Sunday, March 24, 2019
This Day in Jewish History

This Day in Jewish History

June 14 marks the anniversary of a major transport of Jews from Vienna to the Majdanek and Sobibor concentration camps in World War II.
On February 8, 1940, an announcement was made in Lodz, Poland that hundreds of thousands of Jews would be sent to live in a specially created ghetto.
Bergen-Belsen was one of the most notorious and fatal of the Nazi concentration camps.
On January 5, 1826, a historic bill concerning the Jewish community was passed in Maryland.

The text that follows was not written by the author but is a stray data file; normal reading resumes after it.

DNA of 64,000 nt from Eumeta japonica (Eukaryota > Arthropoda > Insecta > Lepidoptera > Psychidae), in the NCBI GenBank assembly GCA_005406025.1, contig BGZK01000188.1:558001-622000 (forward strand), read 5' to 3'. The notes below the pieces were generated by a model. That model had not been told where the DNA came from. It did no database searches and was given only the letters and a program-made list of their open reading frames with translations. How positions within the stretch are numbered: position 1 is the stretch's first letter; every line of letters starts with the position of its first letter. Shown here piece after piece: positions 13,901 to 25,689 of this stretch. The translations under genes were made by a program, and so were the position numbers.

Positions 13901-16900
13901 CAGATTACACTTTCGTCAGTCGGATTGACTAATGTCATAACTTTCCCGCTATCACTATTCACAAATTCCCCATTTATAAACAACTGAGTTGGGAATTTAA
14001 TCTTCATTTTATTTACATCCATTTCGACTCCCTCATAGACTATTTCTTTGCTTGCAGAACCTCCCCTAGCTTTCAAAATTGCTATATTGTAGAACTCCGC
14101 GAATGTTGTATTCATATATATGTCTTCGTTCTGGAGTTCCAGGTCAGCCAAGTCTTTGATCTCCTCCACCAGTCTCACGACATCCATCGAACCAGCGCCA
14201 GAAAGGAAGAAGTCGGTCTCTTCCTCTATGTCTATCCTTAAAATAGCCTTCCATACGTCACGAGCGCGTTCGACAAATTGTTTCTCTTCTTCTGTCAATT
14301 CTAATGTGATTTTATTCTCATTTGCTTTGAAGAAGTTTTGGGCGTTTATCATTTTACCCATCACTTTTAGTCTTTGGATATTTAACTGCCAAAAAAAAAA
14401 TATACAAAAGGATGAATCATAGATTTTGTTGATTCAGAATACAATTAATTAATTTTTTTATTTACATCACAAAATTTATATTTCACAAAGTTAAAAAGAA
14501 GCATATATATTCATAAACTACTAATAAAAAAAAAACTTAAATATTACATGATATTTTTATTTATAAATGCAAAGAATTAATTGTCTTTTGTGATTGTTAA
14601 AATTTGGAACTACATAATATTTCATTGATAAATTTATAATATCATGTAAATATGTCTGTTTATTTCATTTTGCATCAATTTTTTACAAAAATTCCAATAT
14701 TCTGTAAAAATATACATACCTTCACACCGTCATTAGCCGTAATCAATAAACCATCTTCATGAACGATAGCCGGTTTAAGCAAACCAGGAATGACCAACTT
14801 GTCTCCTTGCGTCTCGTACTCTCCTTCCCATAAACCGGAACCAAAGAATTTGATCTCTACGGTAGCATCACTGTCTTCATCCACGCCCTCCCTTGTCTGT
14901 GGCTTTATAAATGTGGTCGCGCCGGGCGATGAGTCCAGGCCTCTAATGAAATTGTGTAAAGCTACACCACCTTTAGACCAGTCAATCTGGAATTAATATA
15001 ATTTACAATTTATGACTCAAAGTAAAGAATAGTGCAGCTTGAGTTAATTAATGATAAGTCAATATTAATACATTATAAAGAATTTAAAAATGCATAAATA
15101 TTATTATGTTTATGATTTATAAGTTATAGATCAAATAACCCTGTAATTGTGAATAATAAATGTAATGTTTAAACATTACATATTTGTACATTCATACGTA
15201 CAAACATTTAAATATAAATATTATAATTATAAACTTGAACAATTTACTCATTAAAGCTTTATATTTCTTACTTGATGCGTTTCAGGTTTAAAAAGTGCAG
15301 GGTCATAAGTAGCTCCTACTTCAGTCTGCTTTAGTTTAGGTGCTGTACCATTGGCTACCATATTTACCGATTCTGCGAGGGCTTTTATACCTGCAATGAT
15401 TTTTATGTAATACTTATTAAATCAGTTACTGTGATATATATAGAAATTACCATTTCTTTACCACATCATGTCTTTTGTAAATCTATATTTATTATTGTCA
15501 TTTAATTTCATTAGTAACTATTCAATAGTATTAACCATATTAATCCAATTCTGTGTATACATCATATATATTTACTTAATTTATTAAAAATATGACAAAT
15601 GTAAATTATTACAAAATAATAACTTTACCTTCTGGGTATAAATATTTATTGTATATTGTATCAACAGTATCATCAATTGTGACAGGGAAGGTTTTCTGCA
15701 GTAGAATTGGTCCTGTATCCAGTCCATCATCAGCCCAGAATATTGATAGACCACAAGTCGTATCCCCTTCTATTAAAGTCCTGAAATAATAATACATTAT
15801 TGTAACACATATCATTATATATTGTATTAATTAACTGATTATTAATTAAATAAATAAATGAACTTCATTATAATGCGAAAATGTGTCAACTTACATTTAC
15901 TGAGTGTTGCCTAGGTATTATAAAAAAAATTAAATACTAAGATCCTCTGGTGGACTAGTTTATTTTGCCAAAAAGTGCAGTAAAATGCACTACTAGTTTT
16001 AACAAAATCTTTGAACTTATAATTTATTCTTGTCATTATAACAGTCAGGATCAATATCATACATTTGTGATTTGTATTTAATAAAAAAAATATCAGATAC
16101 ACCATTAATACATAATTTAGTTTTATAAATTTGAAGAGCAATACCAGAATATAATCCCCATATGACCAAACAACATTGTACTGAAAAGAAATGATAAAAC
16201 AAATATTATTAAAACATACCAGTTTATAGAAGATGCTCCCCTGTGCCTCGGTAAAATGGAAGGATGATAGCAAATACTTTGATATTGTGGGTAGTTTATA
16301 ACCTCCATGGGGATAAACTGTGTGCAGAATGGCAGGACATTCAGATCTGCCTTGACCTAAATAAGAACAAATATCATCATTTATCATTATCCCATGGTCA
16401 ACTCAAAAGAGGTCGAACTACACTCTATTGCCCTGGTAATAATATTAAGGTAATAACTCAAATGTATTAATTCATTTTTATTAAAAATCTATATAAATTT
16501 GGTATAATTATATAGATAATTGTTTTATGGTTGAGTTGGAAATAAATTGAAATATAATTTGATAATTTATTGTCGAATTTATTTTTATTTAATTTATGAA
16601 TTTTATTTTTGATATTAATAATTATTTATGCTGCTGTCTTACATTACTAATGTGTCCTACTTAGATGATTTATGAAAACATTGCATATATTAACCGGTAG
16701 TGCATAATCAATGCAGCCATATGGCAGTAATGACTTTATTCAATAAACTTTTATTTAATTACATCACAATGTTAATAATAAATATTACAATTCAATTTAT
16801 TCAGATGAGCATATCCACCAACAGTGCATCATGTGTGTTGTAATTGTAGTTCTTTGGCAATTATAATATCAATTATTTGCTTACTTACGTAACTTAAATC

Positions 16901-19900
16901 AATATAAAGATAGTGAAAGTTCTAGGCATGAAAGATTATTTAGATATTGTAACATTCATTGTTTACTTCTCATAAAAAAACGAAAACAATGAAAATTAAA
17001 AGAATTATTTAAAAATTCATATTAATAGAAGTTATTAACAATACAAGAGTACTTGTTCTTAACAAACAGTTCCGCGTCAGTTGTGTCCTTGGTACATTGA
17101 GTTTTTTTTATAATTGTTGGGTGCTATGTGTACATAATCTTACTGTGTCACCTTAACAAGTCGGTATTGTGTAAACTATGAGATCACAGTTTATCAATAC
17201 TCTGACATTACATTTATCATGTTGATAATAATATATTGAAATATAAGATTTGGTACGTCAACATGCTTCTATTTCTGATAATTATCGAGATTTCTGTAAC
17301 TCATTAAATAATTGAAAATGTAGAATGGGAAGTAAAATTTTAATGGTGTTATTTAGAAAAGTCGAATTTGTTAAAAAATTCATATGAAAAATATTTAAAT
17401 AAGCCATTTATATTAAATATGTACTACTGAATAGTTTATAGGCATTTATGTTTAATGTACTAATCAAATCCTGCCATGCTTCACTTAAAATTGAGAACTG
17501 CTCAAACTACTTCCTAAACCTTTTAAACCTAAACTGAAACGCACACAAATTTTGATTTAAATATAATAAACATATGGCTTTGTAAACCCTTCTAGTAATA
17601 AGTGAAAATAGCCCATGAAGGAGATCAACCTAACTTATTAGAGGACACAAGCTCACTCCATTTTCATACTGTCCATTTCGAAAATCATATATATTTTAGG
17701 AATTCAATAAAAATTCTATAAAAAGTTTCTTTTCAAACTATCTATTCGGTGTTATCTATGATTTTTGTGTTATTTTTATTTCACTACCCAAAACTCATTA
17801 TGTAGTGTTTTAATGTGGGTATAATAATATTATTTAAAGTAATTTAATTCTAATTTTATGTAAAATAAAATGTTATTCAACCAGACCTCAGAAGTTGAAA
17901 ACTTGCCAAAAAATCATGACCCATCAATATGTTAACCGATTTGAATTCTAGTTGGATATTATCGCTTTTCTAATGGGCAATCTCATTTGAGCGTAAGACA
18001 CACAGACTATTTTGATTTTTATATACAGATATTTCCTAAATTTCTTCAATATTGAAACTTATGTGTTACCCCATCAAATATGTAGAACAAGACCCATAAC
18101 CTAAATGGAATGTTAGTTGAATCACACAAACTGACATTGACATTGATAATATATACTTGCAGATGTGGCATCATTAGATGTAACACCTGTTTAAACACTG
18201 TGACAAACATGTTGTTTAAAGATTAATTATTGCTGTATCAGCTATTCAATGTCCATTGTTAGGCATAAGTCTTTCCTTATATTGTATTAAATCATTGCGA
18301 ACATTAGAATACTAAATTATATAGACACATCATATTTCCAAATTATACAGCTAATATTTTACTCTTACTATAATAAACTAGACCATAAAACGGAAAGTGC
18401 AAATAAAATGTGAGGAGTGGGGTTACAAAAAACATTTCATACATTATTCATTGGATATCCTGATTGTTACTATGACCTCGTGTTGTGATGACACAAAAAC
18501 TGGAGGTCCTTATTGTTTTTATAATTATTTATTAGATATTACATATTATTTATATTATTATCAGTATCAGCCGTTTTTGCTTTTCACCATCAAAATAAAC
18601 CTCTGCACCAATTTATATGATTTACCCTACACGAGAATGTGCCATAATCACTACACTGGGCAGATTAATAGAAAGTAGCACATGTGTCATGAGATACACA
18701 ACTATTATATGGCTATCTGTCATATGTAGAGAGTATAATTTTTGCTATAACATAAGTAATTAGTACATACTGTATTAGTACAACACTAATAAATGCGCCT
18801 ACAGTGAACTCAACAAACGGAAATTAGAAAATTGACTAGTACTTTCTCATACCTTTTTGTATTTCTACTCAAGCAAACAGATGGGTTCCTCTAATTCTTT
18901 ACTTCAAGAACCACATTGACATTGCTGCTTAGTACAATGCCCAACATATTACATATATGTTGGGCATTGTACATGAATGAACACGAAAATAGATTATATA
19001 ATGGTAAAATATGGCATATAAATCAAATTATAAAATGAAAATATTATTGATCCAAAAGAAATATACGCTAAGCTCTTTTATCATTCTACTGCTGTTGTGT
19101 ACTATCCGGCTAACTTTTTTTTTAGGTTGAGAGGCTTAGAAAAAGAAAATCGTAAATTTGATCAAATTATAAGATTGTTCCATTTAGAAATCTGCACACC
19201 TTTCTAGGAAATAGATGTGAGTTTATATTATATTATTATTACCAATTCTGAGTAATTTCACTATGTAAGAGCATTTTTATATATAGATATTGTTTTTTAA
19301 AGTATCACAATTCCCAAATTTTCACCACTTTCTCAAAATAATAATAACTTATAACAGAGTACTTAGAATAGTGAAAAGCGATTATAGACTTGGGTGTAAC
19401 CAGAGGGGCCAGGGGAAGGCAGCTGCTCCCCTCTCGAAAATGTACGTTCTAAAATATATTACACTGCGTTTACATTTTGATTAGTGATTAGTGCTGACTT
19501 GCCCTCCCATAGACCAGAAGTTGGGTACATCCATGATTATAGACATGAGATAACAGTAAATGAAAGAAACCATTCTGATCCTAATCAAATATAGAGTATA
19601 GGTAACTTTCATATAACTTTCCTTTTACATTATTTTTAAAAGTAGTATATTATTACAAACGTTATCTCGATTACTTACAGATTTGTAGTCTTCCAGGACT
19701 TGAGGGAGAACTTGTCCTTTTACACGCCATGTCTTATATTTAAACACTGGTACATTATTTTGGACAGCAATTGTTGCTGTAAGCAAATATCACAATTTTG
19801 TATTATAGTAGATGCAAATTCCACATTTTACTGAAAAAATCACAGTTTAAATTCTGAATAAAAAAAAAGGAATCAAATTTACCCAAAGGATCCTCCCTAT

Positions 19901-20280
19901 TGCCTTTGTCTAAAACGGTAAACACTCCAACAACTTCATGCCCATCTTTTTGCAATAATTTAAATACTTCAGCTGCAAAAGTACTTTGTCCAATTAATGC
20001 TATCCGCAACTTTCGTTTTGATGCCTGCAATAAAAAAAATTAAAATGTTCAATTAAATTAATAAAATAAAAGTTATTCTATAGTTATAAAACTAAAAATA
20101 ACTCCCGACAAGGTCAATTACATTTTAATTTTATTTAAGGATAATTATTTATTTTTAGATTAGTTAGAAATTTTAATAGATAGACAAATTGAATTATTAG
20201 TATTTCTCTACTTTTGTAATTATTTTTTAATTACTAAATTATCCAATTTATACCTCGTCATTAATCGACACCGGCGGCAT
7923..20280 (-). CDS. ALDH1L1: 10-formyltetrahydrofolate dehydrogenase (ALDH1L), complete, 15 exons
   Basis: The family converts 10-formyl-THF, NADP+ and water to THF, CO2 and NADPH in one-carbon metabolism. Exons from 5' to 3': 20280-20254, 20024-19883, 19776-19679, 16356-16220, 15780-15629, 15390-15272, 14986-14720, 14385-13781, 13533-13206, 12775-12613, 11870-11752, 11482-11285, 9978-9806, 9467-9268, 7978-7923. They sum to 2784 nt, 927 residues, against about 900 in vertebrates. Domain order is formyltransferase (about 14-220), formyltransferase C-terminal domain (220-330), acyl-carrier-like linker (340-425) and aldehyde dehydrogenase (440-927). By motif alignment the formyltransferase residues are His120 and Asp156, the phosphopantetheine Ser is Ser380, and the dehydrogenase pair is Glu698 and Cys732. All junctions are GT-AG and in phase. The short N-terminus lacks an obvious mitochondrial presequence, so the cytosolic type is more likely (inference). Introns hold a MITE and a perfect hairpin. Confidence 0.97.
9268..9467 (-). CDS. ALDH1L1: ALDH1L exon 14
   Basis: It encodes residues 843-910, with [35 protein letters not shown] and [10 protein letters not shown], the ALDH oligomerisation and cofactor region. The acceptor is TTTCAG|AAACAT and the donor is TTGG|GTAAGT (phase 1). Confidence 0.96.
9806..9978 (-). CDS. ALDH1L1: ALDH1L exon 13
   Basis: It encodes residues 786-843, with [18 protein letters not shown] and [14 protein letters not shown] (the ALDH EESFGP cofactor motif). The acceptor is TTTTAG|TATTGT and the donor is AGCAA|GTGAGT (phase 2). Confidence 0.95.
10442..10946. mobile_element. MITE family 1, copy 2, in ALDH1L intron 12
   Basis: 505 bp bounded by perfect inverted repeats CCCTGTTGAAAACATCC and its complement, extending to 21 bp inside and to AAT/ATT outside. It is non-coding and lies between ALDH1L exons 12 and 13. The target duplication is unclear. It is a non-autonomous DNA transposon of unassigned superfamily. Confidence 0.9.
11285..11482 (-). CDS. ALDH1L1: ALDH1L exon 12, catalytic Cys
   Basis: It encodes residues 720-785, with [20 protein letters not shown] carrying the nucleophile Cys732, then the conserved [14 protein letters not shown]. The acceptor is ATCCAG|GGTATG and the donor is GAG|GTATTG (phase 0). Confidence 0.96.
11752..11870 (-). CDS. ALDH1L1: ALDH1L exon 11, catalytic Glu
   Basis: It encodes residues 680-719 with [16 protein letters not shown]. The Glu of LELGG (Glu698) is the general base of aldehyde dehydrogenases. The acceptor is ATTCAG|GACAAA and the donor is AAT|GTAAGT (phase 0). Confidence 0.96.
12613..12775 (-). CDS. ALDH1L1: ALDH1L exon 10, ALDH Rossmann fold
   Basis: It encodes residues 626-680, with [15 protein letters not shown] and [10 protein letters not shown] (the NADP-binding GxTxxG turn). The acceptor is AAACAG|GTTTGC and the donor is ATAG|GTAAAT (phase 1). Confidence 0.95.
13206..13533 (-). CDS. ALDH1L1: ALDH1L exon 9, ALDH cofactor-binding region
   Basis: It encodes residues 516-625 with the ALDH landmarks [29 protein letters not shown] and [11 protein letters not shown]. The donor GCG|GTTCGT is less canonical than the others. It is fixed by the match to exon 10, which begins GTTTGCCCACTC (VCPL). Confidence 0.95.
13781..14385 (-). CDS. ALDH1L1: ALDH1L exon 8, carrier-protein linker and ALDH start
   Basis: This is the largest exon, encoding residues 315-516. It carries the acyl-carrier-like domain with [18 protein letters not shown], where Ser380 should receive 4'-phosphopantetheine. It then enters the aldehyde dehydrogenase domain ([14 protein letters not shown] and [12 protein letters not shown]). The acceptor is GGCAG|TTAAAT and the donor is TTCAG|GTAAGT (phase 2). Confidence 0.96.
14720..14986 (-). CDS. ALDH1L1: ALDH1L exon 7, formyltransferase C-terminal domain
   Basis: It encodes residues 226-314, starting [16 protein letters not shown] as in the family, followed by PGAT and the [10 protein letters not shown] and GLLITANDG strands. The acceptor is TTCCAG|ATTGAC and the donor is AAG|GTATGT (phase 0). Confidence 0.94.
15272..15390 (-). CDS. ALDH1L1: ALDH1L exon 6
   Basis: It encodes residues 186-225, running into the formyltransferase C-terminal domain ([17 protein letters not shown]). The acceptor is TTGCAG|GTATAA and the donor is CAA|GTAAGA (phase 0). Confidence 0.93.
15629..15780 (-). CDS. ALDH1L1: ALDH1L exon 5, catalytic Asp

The image of a group of US soldiers raising an American flag over Iwo Jima needs little introduction.
The Golani Brigade is the oldest, and one of the most respected, brigades in the Israeli Defense Forces.
Today the doctors’ plot serves both as an example of life in Stalin’s Russia—a paranoid place of plots—and his attitude towards Jews.
It took twenty years from the 1912 Stockholm Olympics until the first Maccabiah Games.
“He’s in Israel, and will stand trial here.”
Carbon-14 was discovered by a pair of UC Berkley scientists with two major things in common—a passion for chemistry, and Judaism.

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